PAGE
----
Wine Etiquette – Do This, Don’t Do That!
First off, you don’t really have to do anything you don’t want to do, period. That said, most etiquette rules have a modicum of practicality in the details, like old wives’ tales. So, let’s start with seven basics; let’s call them tenets instead of rules.
1. How to hold a wine glass.
Pretty easy, right? Well, not so much. Wine glasses should be held by the stem of the glass; there are three ways to do it. Use your forefinger and thumb together on the stem; pinch the stem; or pinch at the base of the stem. Here’s why it matters; it keeps the bowl of the wine glass super clean so you can see the wine, and, more importantly, it doesn’t warm the wine (wine that you just spent hours trying to chill).
2. Don’t Fill Wine Glasses To The Brim
For several reasons, don’t fill a wine glass to the top with wine. You want to provide enough space for the wine to breathe properly, and you don’t want to spend the night trying to scrub wine stains out of all of your belongings. A standard pour is about 5 to 6 ounces of wine (mid-way for most wine glasses) or about 2/3 cup. Pour the same amount of wine for all guests (no favorites!), including yourself. A couple of tips when pouring, keep a napkin (or serviette if you want to be fancy) to wipe any drips. Sommeliers keep the bottle label facing guests so they can see what’s being poured.
3. Do Smell the Cork:
There is some disagreement among wine industry folks if you should smell the wine cork. The sommelier or wine steward or whoever’s opening the bottle will present the host (usually the person ordering that particular wine) with the cork after the bottle has been opened. Sniffing the cork discretely, of course, can reveal whether the cork and likely the wine is tainted, most likely with TCA. TCA (2,4,6-trichloroanisole) occurs when sodium hypochlorite (bleach) reacts with lignin, a wood compound; yeast and bacteria then convert this compound into TCA. TCA is most definitely a flaw with a distinctive moldy basement odor and a wet bandage taste. Not something you want to experience with your rib-eye. The argument to not sniff is unconvincing as this is an easy way to ascertain if the wine is possibly defective.
4. Serve Wines In the Right Order
Again, this is pretty commonsensical. For example, the lightest sparkling wines should be served before that heavier, robust Cabernet Sauvignon. So, in order, sparkling, light body whites (dry Rieslings), heavier body whites (Chardonnay), Rosés, lighter body reds (Pinot Noir), heavier body reds (Cabernet Sauvignon), and dessert wines. While you can certainly serve wines in any order you like, considering the weight of the wine while serving and dining will enhance the tasting experience.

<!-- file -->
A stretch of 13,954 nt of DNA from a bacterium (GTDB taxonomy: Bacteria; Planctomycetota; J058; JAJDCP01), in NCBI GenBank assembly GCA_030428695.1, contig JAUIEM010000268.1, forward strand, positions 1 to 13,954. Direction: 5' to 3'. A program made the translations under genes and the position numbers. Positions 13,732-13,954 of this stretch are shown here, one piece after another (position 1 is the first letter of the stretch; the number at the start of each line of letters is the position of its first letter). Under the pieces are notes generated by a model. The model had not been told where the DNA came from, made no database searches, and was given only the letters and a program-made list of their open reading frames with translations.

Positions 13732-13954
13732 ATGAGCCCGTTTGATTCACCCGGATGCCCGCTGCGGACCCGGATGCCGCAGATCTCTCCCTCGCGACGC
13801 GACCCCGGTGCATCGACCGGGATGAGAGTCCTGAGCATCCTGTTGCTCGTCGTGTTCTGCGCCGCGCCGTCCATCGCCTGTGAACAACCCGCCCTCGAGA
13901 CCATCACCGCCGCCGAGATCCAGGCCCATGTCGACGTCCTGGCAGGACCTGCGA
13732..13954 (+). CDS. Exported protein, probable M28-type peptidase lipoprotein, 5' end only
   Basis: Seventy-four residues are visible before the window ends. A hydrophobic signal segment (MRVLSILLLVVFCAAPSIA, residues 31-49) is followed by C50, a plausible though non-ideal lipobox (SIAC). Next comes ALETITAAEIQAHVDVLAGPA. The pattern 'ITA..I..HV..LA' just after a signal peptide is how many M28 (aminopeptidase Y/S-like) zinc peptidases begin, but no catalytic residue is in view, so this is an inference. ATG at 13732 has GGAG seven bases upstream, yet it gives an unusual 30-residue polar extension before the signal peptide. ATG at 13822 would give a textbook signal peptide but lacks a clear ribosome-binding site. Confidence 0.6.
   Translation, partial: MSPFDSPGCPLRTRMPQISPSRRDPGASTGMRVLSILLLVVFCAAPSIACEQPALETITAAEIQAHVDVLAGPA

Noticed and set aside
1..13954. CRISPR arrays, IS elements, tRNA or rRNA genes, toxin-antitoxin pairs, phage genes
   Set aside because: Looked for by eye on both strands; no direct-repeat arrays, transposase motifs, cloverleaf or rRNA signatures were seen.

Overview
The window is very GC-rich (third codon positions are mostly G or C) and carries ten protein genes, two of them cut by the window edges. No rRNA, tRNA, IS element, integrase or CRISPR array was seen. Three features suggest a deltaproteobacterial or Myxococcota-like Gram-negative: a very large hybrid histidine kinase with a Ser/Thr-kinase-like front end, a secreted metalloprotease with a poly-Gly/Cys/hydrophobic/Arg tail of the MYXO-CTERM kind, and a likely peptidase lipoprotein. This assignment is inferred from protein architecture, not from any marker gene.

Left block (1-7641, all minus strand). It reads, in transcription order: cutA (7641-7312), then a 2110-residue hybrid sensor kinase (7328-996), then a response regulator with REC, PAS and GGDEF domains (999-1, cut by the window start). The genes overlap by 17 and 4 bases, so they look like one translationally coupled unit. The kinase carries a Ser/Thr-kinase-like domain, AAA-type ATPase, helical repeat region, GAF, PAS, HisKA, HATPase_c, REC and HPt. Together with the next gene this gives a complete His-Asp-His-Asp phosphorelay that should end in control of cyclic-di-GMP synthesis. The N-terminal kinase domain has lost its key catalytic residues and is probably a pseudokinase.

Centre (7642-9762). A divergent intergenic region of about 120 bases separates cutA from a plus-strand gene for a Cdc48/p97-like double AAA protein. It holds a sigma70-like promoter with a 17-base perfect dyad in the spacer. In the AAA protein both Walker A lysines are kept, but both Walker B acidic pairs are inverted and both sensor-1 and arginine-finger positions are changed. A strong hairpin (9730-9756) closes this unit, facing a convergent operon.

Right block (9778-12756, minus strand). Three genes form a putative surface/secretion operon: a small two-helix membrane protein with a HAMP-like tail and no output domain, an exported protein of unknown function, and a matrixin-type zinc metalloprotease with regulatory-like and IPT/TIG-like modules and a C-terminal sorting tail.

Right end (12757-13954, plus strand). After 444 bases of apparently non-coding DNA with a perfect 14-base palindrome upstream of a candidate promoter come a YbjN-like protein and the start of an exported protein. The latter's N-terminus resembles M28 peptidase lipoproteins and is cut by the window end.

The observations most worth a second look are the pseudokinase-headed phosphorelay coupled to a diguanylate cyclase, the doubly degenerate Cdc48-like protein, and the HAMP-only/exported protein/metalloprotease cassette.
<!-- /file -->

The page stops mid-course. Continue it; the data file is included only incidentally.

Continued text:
5. Toast Bell To Bell
Who doesn’t love a good toast or invent excuses to clink glasses? At this point, you may question the ridiculousness of this tenet – except a lot of people do it wrong. To avoid mishaps such as spilling wine on people, or worse, showering them with glass (it happens), make sure your wine glass rim is positioned away from your clinking partner. Line up the Bells of both your glass and your partner’s, and then gently clink.. (The Bell of the glass is the rounded part in the middle of the glass.)
The whole idea of toasting is fascinating; It’s been rumored that the tradition started In medieval times when wine was safer than water to drink. People toasted their hosts (making sure to slosh their glass so the liquid in their glass would end up in the host’s glass). Thus, this would ensure that a) the host wasn’t trying to poison them and b) to signify that the guest trusted the host.
6. Do Ask Lots of Questions About The Wine When In A Restaurant
Fine restaurants know that their wine is expensive, and most will accommodate requests for a taste before ordering, especially now that Coravin devices are readily available. So, go ahead and ask questions and ask for a sample.
7. Sending Back A Bottle of Wine When You Don't Like It
There is a considerable amount of controversy about this topic. Some sommeliers insist that customers should always send back a bottle if it’s not to their liking; others ascribe to the mantra you ordered it, you buy it. Somewhere in the middle is the answer. First off, it helps if you think of wine as food or another course. If you ordered a course at a restaurant and didn’t enjoy it, you’d be tempted to let the waiter or server know. That’s how I feel about wine in this matter, particularly if the server or sommelier helped you pick out the bottle of wine. The upshot is, restaurants want you to be happy, and most people aren’t going to be happy if they’re stuck paying 100 bucks for something they detested. That will really leave a bad taste in their mouths. Be ready to complain if the wine is not to your liking when the server checks-in (and they will). Most restaurants will replace the bottle with something more pleasing.
Till next time.